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Covid and infection control in Community Healthcare West

By Paul Mulholland - 07th Dec 2021

A young family sits talking to the doctor. The toddler is sat on his mother’s knee as the doctor kneels down to talk to him

The 2020 annual report of Community Healthcare West contains valuable insights into how additional infection prevention and control supports were rolled out across the organisation in response to the Covid-19 pandemic. Paul Mulholland reports

A central part of the 2020 annual report of Community Healthcare West, which was recently published by the HSE, concerns the service’s response to the Covid-19 pandemic. The report charts how “expeditious work” occurred to ensure that Covid test centres and assessment hubs were established and that personal protective equipment (PPE) was secured and deployed.

Services were fast tracked to detect cases, to support GPs in managing people at home where appropriate, and to ensure admission pressures were minimised within the Saolta University Healthcare Group. As with elsewhere in the country, facilities and services were developed while existing services were altered and redesigned to ensure that the needs of patients continued to be met in the most challenging of circumstances.

Infection control

The annual report contains important insights into infection control and prevention (IPC) and highlights the lack of IPC resources that existed in the Community Healthcare Organisation (CHO). At the start of the Covid-19 pandemic, Community Healthcare West only employed one IPC Specialist Nurse.

In the initial stages of the pandemic, activities focused on contingency planning and preparedness in a rapidly evolving situation. “Staff and service users’ safety was paramount. Business continuity, in a safe and effective environment, was prioritised,” the report states.

“Preparedness planning involved sourcing emergency accommodation solutions to facilitate staff members who had high risk persons within their household. Some staff left their homes, moved to temporary accommodation, to protect their families and support the continuity of service delivery.”

As the situation evolved and the need for support for IPC increased exponentially, the CHO reached out to the Saolta University Healthcare Group. “The response was prompt and led to a hugely successful joint response across acute and community sectors,” according to the report.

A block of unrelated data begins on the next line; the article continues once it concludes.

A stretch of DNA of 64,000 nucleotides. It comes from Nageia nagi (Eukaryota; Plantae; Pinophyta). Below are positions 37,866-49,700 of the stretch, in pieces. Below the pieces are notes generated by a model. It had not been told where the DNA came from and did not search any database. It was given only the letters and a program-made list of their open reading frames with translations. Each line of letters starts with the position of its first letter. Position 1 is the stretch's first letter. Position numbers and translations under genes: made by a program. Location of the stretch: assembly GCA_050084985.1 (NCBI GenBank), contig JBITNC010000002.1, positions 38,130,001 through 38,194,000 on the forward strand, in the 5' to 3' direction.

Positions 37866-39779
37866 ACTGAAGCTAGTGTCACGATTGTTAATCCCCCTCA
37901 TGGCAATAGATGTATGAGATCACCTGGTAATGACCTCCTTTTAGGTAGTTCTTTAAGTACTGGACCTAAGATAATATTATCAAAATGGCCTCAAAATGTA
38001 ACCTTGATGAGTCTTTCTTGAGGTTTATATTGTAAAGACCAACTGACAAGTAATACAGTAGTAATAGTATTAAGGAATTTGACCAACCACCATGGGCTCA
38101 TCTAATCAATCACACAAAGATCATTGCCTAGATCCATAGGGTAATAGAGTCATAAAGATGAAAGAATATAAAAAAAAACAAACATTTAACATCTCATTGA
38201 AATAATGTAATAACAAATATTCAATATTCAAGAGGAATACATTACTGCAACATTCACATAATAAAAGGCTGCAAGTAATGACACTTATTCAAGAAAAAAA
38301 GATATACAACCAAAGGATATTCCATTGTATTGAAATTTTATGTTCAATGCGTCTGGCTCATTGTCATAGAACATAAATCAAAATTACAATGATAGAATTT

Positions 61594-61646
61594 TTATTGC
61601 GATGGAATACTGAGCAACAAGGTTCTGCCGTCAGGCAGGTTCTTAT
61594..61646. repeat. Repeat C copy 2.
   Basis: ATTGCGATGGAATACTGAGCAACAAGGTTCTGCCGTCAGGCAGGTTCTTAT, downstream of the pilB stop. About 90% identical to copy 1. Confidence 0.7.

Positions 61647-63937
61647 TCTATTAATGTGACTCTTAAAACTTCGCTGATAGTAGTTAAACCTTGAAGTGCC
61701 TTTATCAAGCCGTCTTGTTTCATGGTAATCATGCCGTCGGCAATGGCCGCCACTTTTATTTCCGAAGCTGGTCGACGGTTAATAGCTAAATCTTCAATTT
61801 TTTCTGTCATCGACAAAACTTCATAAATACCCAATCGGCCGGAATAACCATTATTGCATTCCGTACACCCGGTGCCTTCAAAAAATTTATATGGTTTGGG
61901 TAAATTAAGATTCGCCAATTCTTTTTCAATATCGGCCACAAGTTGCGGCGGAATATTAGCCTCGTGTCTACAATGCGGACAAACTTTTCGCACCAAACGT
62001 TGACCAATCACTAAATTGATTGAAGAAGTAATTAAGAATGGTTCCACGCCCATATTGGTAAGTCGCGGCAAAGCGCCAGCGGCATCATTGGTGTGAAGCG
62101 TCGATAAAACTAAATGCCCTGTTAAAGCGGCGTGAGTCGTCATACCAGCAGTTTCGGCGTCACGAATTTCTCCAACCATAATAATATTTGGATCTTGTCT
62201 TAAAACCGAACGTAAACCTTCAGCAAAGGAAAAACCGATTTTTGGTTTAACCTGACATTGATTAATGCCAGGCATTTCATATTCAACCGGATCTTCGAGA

“This ongoing collaboration consolidated relationships and bodes well for the future.”
Specialist IPC support was provided on a seven-day basis throughout 2020.

Interventions included providing Covid-19, PPE and hand hygiene education on site to services. It also included providing education to service users in Direct Provision sites, and Traveller services in residential addiction facilities. Site visits were also undertaken to review current practices and advise on actions required for nursing homes, as well as mental health and disability services. Two self-isolation units for mental health services use were developed in Castlebar and Tuam.

IPC support was also provided to sheltered employment/training centres within the mental health service, and in relation to the launch of the CAMHS [child and adolescent mental health service] e-hub in Castlerea, Co Roscommon.

The gap in IPC knowledge and expertise was acknowledged as a risk across services.

“The emerging IPC team provided innovative systems to build confidence and capacity to address the crisis in the short-term, much of the work included directing service managers to relevant sources of information and explaining the application of same, advice on cleaning resources and advising the management of facilities to enhance/ ensure the safe isolation of persons with possible or confirmed Covid-19 infection,” according to the report.

The IPC team was supported professionally by the nursing team within antimicrobial resistance and infection control (AMRIC) and later from the newly appointed IPC unit within quality and patient safety, community operations.

“Providing advice, support, and education to staff to give them confidence in managing the situation evolving
was critical,” the report states.

There was also the need to respond to the rapid development and release of guidelines by AMRIC/Health Protection Surveillance Centre. These guidelines were disseminated and implementation supported by IPC staff.

IPC membership on the Covid response team and representation on the outbreak control team, chaired by public
health, was pivotal in the management of outbreaks across all sectors, particularly in relation to older people services.

After a brief respite towards the end of summer, the second wave followed in the third quarter of 2020. Again the IPC team was mobilised and worked in a manner similar to how it operated at the beginning of the pandemic. The team worked in a “synergistic way”, according to the report. Some members who had returned to their substantive posts were once again released to respond to the need for IPC staff and specialist support.

“The impact and importance of IPC expertise is recognised and acknowledged and by the end of 2020 an Assistant Director of Nursing and a Clinical Nurse Specialist had been appointed with further posts to follow. This development will ensure our CHO continues to deliver safe and quality services.”

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